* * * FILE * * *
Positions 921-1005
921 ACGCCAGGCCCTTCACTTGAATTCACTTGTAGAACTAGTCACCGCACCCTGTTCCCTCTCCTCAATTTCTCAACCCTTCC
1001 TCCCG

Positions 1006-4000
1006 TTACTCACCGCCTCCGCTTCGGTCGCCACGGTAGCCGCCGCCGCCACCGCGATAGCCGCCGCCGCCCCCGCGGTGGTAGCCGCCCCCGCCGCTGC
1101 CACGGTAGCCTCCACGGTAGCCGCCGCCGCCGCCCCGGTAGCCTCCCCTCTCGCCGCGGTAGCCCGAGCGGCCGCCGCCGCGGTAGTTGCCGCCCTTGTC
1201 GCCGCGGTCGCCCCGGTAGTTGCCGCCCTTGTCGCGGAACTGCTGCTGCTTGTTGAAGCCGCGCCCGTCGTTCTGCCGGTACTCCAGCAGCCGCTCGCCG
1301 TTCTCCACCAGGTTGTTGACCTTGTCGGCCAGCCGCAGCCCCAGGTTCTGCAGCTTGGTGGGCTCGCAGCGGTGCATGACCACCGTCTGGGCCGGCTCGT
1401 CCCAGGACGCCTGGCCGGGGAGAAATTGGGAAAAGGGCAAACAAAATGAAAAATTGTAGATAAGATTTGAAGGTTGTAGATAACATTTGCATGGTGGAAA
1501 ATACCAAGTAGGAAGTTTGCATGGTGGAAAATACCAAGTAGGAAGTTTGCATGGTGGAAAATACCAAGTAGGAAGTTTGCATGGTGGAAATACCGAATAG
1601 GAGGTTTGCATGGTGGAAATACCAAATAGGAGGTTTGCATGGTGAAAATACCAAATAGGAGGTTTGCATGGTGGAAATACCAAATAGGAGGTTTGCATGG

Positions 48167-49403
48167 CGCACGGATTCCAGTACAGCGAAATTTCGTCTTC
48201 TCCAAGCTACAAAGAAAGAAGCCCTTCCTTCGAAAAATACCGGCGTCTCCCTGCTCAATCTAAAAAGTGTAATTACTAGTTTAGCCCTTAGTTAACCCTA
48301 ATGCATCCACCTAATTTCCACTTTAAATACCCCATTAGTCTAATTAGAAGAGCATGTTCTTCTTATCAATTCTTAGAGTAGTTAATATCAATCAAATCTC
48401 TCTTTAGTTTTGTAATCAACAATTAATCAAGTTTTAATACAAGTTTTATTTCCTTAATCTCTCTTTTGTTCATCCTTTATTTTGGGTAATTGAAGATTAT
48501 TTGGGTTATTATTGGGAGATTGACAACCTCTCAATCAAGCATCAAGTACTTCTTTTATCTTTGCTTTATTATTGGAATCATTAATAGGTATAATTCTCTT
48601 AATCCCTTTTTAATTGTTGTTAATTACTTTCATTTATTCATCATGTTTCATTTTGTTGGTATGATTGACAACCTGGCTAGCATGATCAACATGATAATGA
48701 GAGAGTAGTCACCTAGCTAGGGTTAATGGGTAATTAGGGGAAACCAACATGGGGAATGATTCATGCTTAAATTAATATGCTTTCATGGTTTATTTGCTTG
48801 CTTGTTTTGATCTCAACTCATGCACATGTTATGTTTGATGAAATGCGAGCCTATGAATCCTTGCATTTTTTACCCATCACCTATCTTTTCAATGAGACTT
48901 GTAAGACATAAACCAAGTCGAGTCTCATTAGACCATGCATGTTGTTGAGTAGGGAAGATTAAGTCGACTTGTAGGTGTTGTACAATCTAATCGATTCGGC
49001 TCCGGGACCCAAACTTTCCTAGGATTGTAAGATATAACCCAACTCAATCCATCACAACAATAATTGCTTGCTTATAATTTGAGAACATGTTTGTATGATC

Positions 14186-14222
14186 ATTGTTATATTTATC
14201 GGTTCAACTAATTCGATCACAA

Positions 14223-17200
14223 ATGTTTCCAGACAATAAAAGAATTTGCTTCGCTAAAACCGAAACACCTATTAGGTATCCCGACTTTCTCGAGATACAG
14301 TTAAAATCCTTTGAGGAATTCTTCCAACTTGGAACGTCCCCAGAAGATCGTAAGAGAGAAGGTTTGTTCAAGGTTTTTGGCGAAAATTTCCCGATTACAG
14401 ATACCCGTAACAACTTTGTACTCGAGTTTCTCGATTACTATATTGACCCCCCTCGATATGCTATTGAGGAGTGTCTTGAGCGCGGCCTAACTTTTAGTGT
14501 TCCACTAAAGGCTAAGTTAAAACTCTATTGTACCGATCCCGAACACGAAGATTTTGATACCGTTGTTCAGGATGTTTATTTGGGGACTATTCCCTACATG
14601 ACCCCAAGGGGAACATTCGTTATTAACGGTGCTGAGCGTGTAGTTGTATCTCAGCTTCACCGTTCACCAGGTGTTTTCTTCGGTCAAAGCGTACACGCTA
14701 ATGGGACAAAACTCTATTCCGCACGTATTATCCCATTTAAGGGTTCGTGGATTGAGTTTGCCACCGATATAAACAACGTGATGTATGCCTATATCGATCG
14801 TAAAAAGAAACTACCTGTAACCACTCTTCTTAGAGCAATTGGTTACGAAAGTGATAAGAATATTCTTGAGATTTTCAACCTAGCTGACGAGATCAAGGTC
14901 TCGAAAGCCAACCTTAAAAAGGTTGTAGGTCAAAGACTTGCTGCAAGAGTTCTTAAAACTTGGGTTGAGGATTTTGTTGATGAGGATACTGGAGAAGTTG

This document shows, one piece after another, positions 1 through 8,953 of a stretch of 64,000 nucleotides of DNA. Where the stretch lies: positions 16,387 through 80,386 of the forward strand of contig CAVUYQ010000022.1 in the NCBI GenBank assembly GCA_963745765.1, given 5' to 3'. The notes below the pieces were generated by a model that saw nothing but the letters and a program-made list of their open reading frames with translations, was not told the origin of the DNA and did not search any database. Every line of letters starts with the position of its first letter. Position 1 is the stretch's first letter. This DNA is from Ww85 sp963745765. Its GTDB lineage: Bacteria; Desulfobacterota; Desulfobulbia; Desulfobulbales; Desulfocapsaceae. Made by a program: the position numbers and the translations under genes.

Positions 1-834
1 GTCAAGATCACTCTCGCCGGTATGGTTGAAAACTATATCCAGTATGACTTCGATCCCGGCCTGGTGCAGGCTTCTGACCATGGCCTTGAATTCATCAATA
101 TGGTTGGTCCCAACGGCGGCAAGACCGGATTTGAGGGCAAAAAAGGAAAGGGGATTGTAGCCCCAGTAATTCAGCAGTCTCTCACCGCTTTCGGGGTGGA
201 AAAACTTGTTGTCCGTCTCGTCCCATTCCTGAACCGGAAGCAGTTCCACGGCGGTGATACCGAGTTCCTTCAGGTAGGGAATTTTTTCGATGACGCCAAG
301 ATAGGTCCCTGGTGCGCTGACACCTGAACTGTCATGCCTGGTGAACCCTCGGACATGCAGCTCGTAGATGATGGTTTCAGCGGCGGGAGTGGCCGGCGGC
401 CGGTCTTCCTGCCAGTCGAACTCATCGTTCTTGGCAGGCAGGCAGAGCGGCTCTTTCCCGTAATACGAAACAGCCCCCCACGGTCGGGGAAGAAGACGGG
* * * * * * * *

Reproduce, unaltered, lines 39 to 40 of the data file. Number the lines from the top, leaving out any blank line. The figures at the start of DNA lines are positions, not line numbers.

201 AAAACTTGTTGTCCGTCTCGTCCCATTCCTGAACCGGAAGCAGTTCCACGGCGGTGATACCGAGTTCCTTCAGGTAGGGAATTTTTTCGATGACGCCAAG
301 ATAGGTCCCTGGTGCGCTGACACCTGAACTGTCATGCCTGGTGAACCCTCGGACATGCAGCTCGTAGATGATGGTTTCAGCGGCGGGAGTGGCCGGCGGC